Product Lifecycle Management >> Editors' Blog
Blockchain is poised to take off in a big way in the aerospace and defense sector, if a new report from Accenture is to be believed.
Depending on how you look at it, the internet of things is either a treasure trove of data or a nightmare of information chaos.
When it comes to determining the optimal price of a product, component or raw material, artificial intelligence can do more than come up with the answer. It can help you to understand the questions you ought to be asking.
Selling apparel and other merchandise over the internet is difficult enough for retailers as it is. Now they want to make it even tougher on themselves.
Foremost in the minds of every supply-chain planner are those key words: What if?
The Internet of Things would seem ideally suited to the task of monitoring and tracking containers around the world.
It’s been 23 years since the U.S. Food and Drug Administration began requiring "nutrition facts" labels on most food products. Is it time to do the same for disclosing the environmental impact of laboratory products?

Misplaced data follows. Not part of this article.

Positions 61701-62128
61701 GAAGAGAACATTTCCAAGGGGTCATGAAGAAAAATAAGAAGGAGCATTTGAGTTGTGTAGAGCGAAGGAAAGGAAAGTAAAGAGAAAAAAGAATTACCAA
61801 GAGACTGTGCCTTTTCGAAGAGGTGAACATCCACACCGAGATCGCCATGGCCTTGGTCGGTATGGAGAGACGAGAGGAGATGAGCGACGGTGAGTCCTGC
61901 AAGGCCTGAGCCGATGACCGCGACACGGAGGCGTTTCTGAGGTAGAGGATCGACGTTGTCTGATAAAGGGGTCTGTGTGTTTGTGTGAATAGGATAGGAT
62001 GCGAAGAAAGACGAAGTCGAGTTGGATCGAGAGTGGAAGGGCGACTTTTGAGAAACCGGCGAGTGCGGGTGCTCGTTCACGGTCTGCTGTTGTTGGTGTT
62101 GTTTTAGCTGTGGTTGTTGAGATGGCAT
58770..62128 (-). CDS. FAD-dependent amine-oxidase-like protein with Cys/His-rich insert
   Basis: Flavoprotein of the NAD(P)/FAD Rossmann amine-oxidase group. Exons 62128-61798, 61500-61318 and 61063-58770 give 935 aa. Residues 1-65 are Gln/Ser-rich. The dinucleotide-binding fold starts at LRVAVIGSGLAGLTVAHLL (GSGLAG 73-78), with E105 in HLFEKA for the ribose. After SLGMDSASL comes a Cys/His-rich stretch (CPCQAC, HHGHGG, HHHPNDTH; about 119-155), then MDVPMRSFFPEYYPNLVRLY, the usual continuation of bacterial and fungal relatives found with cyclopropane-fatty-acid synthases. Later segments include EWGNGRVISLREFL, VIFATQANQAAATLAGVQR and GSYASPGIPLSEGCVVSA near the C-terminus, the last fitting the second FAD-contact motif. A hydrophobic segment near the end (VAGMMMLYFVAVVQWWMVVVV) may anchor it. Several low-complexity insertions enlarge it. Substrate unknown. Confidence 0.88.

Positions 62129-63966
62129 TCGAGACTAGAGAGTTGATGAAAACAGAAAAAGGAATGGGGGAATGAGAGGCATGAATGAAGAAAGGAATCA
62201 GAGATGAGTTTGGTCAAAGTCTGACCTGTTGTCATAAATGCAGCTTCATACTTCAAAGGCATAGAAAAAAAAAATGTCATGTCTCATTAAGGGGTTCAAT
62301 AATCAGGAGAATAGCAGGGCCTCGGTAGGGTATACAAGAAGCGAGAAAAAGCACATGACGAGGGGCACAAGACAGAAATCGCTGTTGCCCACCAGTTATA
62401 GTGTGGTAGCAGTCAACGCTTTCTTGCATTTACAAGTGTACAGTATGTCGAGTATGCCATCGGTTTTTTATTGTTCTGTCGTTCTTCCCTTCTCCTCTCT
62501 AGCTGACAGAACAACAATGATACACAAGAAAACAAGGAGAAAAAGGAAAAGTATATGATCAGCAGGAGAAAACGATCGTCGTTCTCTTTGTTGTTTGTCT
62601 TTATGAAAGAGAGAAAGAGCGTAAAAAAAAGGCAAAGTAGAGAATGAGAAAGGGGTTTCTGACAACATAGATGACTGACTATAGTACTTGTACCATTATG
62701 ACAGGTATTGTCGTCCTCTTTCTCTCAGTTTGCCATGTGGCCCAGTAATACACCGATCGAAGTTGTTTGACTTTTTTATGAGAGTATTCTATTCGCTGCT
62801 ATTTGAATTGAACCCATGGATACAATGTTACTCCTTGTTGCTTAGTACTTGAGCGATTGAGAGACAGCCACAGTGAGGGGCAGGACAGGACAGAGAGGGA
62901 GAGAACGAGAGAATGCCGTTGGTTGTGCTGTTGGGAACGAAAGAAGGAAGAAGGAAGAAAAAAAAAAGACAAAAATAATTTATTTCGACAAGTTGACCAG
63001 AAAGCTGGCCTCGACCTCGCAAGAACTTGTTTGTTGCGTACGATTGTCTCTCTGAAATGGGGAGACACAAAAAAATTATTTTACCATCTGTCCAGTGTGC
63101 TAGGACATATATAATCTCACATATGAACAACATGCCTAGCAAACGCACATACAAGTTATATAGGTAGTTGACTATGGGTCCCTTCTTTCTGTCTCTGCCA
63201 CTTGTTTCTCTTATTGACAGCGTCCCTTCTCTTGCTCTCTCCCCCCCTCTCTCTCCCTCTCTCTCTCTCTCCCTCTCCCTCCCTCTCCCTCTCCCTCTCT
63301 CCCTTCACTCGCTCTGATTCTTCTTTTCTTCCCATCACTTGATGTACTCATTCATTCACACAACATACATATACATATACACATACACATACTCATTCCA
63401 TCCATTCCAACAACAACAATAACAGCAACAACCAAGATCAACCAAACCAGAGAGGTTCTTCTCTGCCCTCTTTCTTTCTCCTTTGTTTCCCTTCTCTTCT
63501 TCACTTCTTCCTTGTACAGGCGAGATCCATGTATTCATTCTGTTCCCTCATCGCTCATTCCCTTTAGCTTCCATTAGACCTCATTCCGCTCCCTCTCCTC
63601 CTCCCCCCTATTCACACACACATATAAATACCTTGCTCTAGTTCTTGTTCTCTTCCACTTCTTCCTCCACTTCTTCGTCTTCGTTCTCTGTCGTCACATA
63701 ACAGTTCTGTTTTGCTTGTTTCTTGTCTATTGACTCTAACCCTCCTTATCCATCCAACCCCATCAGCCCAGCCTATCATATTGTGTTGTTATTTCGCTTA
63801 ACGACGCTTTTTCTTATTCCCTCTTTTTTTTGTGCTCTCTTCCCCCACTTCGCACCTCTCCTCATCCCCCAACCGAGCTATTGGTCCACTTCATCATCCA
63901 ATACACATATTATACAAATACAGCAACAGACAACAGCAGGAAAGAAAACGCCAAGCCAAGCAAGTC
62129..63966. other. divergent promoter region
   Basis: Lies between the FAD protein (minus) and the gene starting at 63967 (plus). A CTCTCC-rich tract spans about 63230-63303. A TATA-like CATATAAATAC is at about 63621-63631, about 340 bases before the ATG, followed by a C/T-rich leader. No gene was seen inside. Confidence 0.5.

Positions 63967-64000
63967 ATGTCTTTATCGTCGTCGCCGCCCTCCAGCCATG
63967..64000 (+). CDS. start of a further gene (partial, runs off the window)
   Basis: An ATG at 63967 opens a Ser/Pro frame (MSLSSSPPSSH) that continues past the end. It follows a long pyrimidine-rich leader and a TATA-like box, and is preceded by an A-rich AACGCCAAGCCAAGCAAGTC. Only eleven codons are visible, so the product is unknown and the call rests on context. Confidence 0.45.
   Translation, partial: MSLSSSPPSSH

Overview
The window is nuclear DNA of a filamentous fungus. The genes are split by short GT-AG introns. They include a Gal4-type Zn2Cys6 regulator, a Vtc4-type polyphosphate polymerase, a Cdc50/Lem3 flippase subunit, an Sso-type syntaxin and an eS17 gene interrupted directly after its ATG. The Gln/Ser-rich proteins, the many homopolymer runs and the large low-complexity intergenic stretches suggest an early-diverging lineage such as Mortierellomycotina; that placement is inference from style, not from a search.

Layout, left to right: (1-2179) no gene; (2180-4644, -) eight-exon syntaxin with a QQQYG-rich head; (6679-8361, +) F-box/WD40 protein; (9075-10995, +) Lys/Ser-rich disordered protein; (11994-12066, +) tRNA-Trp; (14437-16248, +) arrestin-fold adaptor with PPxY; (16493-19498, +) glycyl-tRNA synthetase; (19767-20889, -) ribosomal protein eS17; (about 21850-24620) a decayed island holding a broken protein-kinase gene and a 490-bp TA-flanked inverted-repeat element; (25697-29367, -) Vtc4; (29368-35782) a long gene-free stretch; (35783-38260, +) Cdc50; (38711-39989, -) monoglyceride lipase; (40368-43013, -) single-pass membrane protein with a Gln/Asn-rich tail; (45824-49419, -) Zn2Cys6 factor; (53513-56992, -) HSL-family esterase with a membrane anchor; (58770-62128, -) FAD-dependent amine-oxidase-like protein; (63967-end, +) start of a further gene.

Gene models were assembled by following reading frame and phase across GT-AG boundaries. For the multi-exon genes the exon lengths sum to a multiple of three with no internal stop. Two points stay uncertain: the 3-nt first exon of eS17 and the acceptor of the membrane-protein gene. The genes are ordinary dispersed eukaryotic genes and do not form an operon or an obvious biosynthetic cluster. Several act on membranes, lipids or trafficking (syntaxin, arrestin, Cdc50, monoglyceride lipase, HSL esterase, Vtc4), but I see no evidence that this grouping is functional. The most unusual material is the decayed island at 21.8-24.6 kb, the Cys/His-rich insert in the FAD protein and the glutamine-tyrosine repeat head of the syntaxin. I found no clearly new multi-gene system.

In the age of analytics and Big Data, all customers are not created equal.
Worried about managing supply-chain risk? All you need is cash.
Artificial intelligence, for decades little more than a dream in the minds of behavioral scientists, is insinuating itself into every aspect of supply-chain management today. The latest incursion is taking place in the realm of sourcing.
Meal kit delivery services are taking the internet by storm. But can they deliver a supply chain that makes economic sense?
There was a time when contract manufacturers performed one specific task: making products, usually of a high-tech nature, while staying well behind the scenes. But that time is long gone.
Regulation is usually viewed by the private sector as a burden. But sometimes it makes good business sense.
A "celebrity" chief procurement officer? Isn't that a contradiction in terms?
It only makes sense that The 3M Company, with a business model resting almost entirely upon technology, would eventually get around to applying it to the supply chain.